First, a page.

Continuous Delivery pipelines of ghe-backups with Lizzy

by Lothar Schulz - 11 Apr 2016

In my first post about GitHub Enterprise backup, I outlined why the open source ghe-backup project was started: To provide GitHub Enterprise Backups based on AWS with the STUPS platform. The following post will focus on the Continuous Delivery of ghe-backup instances on AWS.

Why do we care about Continuous Delivery of ghe-backups? Well, there are regular changes in Taupage and ghe-backups have to run an up-to-date version of Taupage. Every important fix or change, as well as the recurring expiration of Taupage, requires a new deployment of ghe-backup. Hence, a Continuous Delivery pipeline makes perfect sense.

In my role as Delivery Lead, my aim is to use the services provided by the teams that I’m accountable for. One of these teams provides several managed Jenkins automation servers on AWS for Zalando Tech internal customers. Naturally, I went for one of these setups to implement a Continuous Delivery pipeline.

The current delivery pipeline looks like this:


The pipeline view is based on the Jenkins Build Pipeline Plugin. This will most likely be moved to Jenkins 2.0 once production ready.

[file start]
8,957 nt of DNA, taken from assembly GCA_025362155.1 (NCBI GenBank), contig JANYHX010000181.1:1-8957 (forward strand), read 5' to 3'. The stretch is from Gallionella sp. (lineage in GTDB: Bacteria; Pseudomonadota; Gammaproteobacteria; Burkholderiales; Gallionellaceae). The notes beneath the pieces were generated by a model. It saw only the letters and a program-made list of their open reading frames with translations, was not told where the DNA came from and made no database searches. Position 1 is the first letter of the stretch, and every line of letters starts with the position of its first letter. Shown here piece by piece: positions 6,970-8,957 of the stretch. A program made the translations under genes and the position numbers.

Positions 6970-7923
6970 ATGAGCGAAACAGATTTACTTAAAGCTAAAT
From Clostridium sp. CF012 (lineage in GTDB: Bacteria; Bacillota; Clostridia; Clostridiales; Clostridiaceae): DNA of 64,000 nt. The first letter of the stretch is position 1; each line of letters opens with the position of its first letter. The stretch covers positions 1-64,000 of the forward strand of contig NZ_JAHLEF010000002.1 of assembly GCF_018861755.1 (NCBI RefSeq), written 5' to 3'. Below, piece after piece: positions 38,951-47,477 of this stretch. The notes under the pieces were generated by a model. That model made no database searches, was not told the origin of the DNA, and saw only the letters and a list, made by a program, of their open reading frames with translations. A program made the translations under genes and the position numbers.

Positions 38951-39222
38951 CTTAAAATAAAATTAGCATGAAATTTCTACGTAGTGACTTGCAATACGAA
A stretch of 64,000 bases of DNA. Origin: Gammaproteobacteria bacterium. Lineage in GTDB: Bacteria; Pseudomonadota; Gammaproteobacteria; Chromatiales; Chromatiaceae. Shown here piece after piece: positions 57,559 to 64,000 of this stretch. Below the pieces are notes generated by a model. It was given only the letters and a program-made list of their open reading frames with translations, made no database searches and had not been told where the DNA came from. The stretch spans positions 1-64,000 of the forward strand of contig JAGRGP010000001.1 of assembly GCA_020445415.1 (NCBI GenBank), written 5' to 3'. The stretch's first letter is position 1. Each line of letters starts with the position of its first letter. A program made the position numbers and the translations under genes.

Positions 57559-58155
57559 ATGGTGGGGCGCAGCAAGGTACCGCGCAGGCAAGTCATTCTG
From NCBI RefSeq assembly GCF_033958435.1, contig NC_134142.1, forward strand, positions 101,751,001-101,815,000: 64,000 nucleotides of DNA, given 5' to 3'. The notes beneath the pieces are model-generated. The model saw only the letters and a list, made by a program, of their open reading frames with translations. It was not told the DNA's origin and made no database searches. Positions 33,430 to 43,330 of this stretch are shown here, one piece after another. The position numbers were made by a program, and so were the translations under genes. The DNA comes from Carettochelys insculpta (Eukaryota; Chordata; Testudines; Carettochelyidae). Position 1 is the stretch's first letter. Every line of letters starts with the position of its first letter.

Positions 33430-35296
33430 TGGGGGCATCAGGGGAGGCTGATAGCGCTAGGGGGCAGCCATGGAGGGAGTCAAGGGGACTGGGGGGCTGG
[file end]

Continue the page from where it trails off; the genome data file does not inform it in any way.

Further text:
Not every pipeline running requires a deployment. That's why the pipeline contains four manually triggered jobs (highlighted above in blue). These are divided into two branches, one per AWS account to deploy to.

Successful deployments to the two separate AWS accounts results in the view below:


Basically, there are three common jobs for every pipeline run:

  • Testing
  • Docker image creation
  • Docker image push

Branching the pipeline is necessary since deployments are AWS-account specific. Different AWS accounts also require different senza yaml configuration files. This gist provides a default sample senza yaml for ghe-backup.

The actual deployment happens using Lizzy. Lizzy, as well as Jenkins based on AWS, are both developed under teams that I’m responsible for.

Lizzy is a HTTPS wrapper around senza (a command line deployment tool to create and execute AWS CloudFormation templates) that allows across AWS deployments. Whenever the Lizzy agent is rolled out in an AWS account, the AWS account responsible defines which permissions the Lizzy agent gets. This way, you can control what permission deployments shouldn’t be used within your AWS account.

The last deployment step of the pipeline above calls Lizzy in the AWS account to deploy to. Lizzy starts the deployment and reports back to the deployment job about its success (hopefully) or failures.

With the Continuous Delivery pipeline described above, we are now able to deploy any change within minutes – be it in ghe-backup code, in Taupage across AWS accounts, or to both AWS accounts that run GitHub Enterprise backups. If required, we could even configure the pipeline to deploy automatically, without us intervening.

If you have any further questions about the pipeline, I’d be happy to answer them!

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